14th European Conference on Turbomachinery Fluid dynamics & Thermodynamics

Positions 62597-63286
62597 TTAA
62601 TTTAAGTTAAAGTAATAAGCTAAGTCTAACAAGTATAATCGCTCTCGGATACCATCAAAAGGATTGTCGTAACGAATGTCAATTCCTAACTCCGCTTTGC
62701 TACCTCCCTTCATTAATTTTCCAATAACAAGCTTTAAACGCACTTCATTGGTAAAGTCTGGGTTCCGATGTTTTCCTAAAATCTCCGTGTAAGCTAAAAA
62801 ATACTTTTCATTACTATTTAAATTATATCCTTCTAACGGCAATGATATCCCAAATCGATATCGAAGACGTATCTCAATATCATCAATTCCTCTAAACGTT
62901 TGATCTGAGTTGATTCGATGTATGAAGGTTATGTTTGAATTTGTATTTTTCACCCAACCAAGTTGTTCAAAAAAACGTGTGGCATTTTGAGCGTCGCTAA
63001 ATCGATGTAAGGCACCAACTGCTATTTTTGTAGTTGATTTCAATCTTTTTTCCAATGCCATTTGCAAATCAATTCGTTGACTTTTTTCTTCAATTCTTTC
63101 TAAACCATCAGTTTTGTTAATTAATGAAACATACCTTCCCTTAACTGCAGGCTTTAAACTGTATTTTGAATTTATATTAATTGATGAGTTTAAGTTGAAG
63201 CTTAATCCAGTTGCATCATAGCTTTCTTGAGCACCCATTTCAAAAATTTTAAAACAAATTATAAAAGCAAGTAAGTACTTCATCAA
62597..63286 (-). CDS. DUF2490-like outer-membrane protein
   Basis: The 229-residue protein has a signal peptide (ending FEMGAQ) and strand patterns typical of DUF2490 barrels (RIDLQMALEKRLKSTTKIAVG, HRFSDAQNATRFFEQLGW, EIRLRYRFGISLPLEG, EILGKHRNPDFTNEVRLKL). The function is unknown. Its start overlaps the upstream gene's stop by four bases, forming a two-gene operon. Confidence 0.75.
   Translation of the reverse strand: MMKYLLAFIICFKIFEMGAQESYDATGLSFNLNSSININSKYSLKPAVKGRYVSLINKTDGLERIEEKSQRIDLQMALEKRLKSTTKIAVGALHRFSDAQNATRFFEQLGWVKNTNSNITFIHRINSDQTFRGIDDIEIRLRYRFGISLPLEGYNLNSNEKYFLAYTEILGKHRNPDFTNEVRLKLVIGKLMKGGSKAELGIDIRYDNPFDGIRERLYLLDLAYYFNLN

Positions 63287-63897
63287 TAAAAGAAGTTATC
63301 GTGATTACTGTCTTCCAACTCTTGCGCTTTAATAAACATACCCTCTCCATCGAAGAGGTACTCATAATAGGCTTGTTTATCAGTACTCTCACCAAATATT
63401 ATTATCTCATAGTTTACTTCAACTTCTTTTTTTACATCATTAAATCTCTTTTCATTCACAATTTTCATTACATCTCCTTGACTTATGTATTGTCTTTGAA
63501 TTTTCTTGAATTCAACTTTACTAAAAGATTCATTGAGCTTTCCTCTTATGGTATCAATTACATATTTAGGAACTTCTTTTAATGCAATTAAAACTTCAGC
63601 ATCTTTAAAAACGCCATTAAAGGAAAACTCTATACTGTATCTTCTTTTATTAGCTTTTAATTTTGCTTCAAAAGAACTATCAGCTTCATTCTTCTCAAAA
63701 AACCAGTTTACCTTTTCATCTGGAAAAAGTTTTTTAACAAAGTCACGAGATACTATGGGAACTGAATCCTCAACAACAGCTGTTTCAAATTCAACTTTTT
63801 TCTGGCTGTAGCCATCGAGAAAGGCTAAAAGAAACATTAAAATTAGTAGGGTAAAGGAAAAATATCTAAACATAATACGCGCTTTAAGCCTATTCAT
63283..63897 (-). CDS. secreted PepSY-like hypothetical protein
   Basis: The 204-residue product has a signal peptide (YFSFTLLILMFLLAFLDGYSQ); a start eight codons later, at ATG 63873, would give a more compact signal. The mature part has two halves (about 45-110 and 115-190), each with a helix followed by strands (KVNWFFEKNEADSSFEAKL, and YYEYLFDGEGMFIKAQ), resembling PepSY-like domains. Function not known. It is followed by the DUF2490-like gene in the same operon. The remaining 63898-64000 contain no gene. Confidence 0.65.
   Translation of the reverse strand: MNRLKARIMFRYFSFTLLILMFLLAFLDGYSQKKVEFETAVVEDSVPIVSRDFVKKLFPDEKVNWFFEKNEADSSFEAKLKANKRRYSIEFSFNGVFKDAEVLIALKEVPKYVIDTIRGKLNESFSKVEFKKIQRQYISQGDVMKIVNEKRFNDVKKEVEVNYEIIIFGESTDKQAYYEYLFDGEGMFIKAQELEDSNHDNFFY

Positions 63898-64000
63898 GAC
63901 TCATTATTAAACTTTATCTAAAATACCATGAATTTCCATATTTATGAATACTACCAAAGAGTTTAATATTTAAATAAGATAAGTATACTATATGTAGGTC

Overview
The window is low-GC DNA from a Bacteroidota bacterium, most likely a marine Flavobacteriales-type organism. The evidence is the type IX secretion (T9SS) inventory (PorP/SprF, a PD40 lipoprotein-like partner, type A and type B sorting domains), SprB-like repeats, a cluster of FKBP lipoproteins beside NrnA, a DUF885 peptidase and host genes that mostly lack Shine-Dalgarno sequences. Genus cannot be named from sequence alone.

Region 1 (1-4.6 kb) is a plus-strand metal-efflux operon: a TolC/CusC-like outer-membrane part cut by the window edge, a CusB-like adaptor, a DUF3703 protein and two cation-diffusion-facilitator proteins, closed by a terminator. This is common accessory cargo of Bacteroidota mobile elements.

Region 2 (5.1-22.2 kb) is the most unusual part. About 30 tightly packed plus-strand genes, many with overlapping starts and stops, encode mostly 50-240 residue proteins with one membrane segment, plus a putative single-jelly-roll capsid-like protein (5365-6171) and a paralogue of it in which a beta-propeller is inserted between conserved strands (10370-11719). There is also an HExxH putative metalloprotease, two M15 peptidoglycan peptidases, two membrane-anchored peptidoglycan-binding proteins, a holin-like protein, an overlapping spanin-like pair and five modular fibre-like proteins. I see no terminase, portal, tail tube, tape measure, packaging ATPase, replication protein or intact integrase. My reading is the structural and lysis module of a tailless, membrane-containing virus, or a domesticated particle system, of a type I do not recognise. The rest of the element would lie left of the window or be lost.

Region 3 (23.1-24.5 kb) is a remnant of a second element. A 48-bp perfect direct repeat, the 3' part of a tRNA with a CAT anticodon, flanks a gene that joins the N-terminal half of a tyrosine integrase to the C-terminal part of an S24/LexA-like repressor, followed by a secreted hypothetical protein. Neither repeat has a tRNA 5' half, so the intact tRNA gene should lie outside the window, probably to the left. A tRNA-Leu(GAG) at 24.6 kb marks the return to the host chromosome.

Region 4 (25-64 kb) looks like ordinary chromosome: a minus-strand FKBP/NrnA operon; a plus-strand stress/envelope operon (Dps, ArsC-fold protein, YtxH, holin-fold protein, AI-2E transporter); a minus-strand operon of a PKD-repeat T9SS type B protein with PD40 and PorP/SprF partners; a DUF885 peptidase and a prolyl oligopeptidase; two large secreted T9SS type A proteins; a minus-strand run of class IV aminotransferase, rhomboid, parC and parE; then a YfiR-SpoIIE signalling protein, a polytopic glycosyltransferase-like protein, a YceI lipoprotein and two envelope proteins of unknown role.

Fuel cells are a promising power source for the automotive sector and, in the future, also for aircraft and a hydrogen-based industry. The feasibility and economic efficiency of such fuel cells depend on their chemical efficiency and power output, which increase for higher pressure levels. Therefore, the process gas for fuel cells needs to be compressed for an improved performance. The exhaust gas of the fuel cell still carries a pressure potential which may be utilised, for example by a radial turbine. However, the exhaust gas is enriched with water vapour. The gas expansion in the turbine decreases the saturation pressure for water vapour. As a result, droplets nucleate, which then grow by condensation. This leads to two effects: The thermodynamic cycle is influenced as condensation heat is released and the mass flow of gaseous medium decreases. As known from steam turbine research, the assumption of phase equilibrium is not valid for rapidly expanding flows. Droplet Nucleation occurs as a spontaneous change from sufficiently subcooled conditions towards equilibrium. Furthermore, the nucleation is closely coupled to the subsequent droplet growth due to condensation. This study aims to investigate the aforementioned phenomena of nucleation and condensation in the turbine of an automotive fuel cell turbocharger. For this purpose, the classical nucleation theory and Young´s growth law are incorporated into the Discrete Phase Model of ANSYS Fluent. The main advantages of this Euler-Lagrange approach over the more common monodispersed Euler-Euler approach are the calculation of individual trajectories for each droplet parcel and a full resolution of the droplet size distribution. The initial sections of the paper cover the requisite theory, methodology and a description of the turbine under investigation. Then, aspects of implementation and the influence of modeling parameters such as surface tension of water and the droplet forces will be discussed. The last part consists of a detailed analysis of various influences of the condensation phenomena at the turbine´s main operating point for different saturation levels. As the saturation level at the inlet varies from 0% to 110%, preliminary results indicate an onset of nucleation at the blade tip, then within the tip gap, followed by nucleation at the suction side and pressure side over the entire blade span. Furthermore, the condensing droplets show a strong interaction with secondary flow phenomena, especially with the tip gap vortex. For a saturated inlet, the outlet temperature nearly reaches the temperature at the inlet.